I love Trailman, mine seem to size up nicely for a crab apple. If it is picked after a good frost it is both sweet and sour, and is one of the tastiest apples. Trailman makes great juice and is wonderful when dried.

    I have the Sask. Prairie Sun apple tree from the Uof S. The apple, although fairly large, has a weak flavour like Goodland, so IMO it is only good for cooking. I am using it as a tree on which to graft other less hardy varieties. I believe Prairie Sensation is a much better apple, but mine is only a couple of years old so I haven't really tasted it yet.


    There are two Boughen Nurseries, one in Sask. and one in Manitoba. I buy the siberian rootstock from the Sask. site, but given that some of these send out red leaves I do believe that the rootstock is probably from seed and not a true Siberian. That fact doesn't bother me much as the trees seem to do just fine.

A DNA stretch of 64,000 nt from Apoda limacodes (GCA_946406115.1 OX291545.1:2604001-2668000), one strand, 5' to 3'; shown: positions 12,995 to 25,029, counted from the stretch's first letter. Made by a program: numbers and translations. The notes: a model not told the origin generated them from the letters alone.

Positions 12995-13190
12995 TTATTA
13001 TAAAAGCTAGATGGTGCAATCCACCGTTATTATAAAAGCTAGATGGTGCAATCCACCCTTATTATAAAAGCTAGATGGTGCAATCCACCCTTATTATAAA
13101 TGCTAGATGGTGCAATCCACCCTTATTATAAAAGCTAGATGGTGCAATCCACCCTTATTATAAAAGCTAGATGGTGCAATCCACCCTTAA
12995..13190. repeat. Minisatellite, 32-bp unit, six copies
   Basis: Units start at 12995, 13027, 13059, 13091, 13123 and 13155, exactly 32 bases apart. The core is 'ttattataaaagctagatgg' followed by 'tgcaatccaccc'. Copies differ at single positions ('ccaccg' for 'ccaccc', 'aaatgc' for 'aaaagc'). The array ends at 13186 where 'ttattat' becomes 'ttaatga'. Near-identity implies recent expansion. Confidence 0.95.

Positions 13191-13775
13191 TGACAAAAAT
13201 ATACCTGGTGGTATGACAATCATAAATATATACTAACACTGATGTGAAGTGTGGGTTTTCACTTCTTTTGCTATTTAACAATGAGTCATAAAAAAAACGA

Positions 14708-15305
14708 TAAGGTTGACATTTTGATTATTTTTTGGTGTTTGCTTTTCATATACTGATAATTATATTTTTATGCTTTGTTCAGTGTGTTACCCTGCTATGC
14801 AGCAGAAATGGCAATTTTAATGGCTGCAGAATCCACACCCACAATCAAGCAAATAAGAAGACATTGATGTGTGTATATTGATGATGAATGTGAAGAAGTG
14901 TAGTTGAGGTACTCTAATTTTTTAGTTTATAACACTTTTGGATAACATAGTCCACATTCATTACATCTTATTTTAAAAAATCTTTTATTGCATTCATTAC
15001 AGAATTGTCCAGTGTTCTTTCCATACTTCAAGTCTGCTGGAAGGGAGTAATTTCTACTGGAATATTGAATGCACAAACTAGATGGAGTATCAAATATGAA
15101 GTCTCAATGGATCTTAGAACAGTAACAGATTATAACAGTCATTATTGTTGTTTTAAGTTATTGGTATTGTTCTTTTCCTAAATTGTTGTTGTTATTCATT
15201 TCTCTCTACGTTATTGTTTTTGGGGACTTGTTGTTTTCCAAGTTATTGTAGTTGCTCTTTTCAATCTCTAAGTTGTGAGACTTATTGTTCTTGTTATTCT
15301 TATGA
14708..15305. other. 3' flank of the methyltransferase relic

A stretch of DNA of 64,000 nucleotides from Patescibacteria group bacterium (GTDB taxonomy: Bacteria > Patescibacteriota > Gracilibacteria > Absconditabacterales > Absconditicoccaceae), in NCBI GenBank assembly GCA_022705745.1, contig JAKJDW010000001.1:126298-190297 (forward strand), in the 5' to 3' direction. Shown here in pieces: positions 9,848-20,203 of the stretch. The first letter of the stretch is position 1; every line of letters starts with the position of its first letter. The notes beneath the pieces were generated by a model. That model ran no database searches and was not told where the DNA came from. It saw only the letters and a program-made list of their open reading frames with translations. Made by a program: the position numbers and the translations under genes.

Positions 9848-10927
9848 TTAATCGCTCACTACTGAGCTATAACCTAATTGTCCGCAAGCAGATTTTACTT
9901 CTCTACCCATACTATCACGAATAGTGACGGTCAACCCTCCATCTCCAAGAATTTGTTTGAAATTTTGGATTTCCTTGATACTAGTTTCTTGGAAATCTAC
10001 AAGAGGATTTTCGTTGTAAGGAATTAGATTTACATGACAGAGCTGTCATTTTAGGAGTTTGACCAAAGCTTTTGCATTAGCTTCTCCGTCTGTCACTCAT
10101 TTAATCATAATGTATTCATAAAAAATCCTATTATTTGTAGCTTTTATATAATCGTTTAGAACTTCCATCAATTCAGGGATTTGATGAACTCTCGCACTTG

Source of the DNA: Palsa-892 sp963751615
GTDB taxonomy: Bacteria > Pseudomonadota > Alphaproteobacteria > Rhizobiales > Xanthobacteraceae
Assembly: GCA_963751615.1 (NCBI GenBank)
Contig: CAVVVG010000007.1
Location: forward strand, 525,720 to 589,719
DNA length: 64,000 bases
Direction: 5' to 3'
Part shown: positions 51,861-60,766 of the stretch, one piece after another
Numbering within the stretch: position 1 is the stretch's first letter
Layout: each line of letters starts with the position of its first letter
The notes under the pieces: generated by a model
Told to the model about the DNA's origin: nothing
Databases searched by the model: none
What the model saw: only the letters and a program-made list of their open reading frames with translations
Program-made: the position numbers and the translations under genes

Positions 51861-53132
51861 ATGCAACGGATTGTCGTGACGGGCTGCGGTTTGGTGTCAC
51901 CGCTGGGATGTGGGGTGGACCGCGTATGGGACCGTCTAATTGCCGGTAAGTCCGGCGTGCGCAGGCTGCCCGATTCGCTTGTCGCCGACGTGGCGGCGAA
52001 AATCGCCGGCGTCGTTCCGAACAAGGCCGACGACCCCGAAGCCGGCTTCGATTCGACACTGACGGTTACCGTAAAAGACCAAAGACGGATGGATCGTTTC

nichols167 thanked ubro
  • nichols167

    Ubro, when is Trailman ripe for you, and where exactly are you? From what folks say, it has the flavour that I want, but I was concerned that it would ripen too early. I do most of my pressing for cider in mid-September and that is when I prefer to have my apples come ripe. Does Trailman go soft/mealy quickly after ripening? If so, I will strike it off my list. If yours are hanging on the tree till frost, either they hang well on the tree, or else your frost comes earlier than here in Winnipeg. Regarding Goodland, I consider it to be one of the best tasting apples that is reliably hardy for our climate. I do concede that it is pretty mild tasting, although plenty sweet when fully ripened. It makes good juice, but you do need another more tart apple to give a fuller taste to the end product. I would be interested to hear how Prairie Sensation stacks up. If it has been two years in the ground for you, maybe you will see fruit from it this year. Red leaves on rootstock could mean that they are using Bud118. Stay warm! -28C here last night. Could have been worse. They were predicting -33C.